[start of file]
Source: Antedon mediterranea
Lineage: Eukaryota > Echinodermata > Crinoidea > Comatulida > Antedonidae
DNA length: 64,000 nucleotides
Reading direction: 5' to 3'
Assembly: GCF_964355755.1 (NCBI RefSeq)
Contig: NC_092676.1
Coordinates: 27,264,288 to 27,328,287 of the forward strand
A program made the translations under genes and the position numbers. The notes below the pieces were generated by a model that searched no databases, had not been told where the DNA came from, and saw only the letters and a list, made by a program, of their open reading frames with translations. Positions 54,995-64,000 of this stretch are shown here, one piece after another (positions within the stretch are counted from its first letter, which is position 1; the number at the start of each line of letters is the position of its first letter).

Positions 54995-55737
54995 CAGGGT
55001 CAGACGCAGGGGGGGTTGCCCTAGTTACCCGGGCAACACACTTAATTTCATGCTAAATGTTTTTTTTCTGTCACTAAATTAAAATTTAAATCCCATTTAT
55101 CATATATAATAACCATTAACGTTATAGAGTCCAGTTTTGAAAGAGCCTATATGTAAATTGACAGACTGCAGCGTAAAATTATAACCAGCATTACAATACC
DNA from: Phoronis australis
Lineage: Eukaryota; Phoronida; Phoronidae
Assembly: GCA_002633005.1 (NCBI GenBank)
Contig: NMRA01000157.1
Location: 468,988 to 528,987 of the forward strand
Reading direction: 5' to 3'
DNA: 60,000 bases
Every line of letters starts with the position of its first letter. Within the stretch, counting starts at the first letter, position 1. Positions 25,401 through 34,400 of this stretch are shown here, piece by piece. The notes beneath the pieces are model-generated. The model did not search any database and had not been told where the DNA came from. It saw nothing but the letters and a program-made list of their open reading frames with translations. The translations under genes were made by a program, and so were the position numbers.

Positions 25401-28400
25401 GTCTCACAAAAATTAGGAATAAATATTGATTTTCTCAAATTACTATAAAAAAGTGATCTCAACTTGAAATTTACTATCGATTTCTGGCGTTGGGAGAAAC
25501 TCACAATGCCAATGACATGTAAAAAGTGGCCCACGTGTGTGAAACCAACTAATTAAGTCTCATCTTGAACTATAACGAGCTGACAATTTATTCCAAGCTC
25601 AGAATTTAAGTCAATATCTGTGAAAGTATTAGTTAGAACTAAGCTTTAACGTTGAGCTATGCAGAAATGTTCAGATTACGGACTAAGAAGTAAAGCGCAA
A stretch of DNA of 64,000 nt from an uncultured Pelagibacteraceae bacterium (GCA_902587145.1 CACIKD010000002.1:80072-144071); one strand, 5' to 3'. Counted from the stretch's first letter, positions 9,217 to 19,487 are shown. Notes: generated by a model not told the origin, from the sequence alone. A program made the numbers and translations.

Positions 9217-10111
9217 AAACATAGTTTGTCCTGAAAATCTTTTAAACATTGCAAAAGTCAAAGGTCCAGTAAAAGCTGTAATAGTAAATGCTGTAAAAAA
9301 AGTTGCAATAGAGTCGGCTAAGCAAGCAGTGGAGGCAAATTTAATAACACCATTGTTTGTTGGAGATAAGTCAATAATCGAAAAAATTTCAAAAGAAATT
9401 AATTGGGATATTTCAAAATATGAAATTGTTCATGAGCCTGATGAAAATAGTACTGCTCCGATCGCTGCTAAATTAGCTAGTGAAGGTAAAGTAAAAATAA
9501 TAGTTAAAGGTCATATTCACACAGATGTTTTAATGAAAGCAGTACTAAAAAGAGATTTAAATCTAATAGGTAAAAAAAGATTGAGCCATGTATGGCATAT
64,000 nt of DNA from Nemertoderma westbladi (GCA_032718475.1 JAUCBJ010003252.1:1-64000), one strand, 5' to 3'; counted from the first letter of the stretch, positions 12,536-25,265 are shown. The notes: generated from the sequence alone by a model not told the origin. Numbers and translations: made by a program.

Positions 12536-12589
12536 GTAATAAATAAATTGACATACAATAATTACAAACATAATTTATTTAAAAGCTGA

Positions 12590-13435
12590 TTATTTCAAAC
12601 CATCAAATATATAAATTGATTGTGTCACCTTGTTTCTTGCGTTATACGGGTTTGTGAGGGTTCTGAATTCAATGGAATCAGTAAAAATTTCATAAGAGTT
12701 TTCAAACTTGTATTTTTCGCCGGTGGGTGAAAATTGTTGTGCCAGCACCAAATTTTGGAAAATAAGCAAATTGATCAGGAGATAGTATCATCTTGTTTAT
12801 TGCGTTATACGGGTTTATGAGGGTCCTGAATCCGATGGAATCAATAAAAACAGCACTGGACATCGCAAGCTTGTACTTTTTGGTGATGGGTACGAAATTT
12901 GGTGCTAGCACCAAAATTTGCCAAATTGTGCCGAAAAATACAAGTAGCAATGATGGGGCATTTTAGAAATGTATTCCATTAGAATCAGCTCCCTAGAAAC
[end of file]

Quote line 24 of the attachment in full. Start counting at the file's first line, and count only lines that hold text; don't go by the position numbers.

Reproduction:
25601 AGAATTTAAGTCAATATCTGTGAAAGTATTAGTTAGAACTAAGCTTTAACGTTGAGCTATGCAGAAATGTTCAGATTACGGACTAAGAAGTAAAGCGCAA